A Comprehensive (Canon) Guide to Marathoning ‘Star Wars’
[Updated: Now with Rogue One and specific episodes of Star Wars Rebels!]
If you’re like me, Star Wars marathons are a must around the holidays — even more so this year, as Star Wars: The Force Awakens introduces the series to a whole new generation of fans. Which is why I thought it would be fun to create a comprehensive, canon guide to marathoning Star Wars, including the films, TV shows and beyond, ahead of the new movie. Because, let’s face it, ever since Disney rebooted the Expanded Universe and started making their own Star Wars content, jumping into the saga can seem a little daunting, especially to newcomers. So even if this is your first time marathoning Star Wars—I know you odd ducks are out there!—don’t worry. For this guide, I’ll be keeping spoilers to a minimum.
Now, let’s make the jump to lightspeed!
The Star Wars Movies
Obviously, no Star Wars marathon is complete without a run-through of The Complete Star Wars Saga, which contains the beloved Original Trilogy (Episodes IV-VI), the, uh—ahem—less-beloved Prequel Trilogy (Episodes I-III), and the Sequel Trilogy (Episodes VII-IX). For clarity’s sake, here’s the current list of the canon Star Wars movies, in chronological order:
1) Star Wars: Episode I – The Phantom Menace (1999)
2) Star Wars: Episode II – Attack of the Clones (2002)
3) Star Wars: Episode III – Revenge of the Sith (2005)
4) Star Wars: Episode IV – A New Hope (1977)
5) Star Wars: Episode V - The Empire Strikes Back (1980)
6) Star Wars: Episode VI - Return of the Jedi (1983)
7) Star Wars: Episode VII – The Force Awakens (2015)
8) Star Wars: Episode VIII – The Last Jedi (2017)
9) Star Wars: Episode IX – [TBA] (2019)
Now, I mention “chronological order” because there are several schools of thought on which order is the best way to watch the movies. Star Wars guru George Lucas would tell you that I, II, III, IV, V, VI is the way his films are meant to be viewed, but some fans would argue that release order—IV, V, VI, I, II, III—is the way to go. Still others might cut out I, II, and III altogether, but that kind of defeats the purpose of a comprehensive marathon.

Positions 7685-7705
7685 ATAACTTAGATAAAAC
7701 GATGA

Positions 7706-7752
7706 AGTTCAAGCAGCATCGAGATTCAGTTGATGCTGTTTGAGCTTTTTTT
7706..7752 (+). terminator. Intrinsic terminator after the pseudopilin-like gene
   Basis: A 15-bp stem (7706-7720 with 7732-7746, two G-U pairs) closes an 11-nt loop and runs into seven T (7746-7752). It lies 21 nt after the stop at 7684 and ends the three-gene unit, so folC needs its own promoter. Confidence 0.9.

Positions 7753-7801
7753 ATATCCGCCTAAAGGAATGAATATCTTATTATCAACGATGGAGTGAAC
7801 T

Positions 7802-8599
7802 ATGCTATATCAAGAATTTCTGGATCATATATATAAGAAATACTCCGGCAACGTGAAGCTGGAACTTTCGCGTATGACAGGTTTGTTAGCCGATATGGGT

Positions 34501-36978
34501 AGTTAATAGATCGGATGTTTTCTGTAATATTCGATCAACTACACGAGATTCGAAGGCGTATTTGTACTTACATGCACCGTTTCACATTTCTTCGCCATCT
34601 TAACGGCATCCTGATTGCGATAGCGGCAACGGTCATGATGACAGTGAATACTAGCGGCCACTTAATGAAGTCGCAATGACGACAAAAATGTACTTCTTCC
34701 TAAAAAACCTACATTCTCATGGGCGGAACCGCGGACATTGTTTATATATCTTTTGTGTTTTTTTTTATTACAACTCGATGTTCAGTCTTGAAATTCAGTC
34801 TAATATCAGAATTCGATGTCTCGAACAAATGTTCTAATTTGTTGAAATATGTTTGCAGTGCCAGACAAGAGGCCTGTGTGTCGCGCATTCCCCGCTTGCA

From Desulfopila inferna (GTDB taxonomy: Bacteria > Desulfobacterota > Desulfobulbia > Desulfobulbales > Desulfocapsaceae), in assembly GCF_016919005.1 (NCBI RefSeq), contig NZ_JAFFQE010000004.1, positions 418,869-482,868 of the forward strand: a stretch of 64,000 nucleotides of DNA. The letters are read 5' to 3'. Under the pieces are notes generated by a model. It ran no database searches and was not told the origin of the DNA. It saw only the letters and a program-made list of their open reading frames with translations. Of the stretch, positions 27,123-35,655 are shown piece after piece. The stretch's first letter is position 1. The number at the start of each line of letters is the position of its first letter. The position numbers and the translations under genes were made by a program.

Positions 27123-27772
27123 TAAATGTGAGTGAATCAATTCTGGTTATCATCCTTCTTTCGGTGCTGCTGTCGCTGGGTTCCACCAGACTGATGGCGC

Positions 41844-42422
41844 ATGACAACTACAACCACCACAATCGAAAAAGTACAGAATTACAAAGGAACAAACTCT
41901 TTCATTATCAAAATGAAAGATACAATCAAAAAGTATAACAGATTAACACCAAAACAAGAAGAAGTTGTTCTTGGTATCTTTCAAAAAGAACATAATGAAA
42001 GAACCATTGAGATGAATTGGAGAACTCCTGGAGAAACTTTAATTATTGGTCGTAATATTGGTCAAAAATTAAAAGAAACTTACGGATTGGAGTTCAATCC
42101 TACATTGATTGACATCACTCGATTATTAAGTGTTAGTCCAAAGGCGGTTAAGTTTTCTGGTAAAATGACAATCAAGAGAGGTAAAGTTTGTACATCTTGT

Personally, I like to go IV, V, I, II, III, VI — which is basically just a modified version of the Machete Order. (Don’t tell anyone, but I sometimes skip Episode III, since, for me, it diminishes the “big twists” in V and VI.)
The recent release of Episode VII complicates things even further in terms of viewing order, but, honestly, I don’t think there’s a “wrong” way to watch the Saga movies. Ultimately, it comes down to taste, and assuming you’ve watched all the Saga movies in some order, you’re already in good shape for the next Star Wars movie that comes out.
But here’s where things start to get interesting…
Rogue One: A Star Wars Story
Thought I forgot one? Nope! As if Star Wars canon wasn’t head-spinning enough, Disney has also started releasing one new “Star Wars Story” (or “Anthology film”) between each Saga film in order to meet their goal of one Star Wars movie per year. For now, that list includes the solitary Rogue One, which takes place a few days before the events of Episode IV and tells the origin story of the Death Star and its stolen plans.
Not only does this movie offer more insight into the creation (and eventual destruction) of the Empire’s famed planet killer, but it also introduces new and unique characters that add even more depth to the universe. Plus, it arguably has the best “Vader being Vader” scene in the movies’ history. As for when to watch Rogue One, I’d recommend just before or just after Episode IV—either of which, I think, is satisfying in its own way.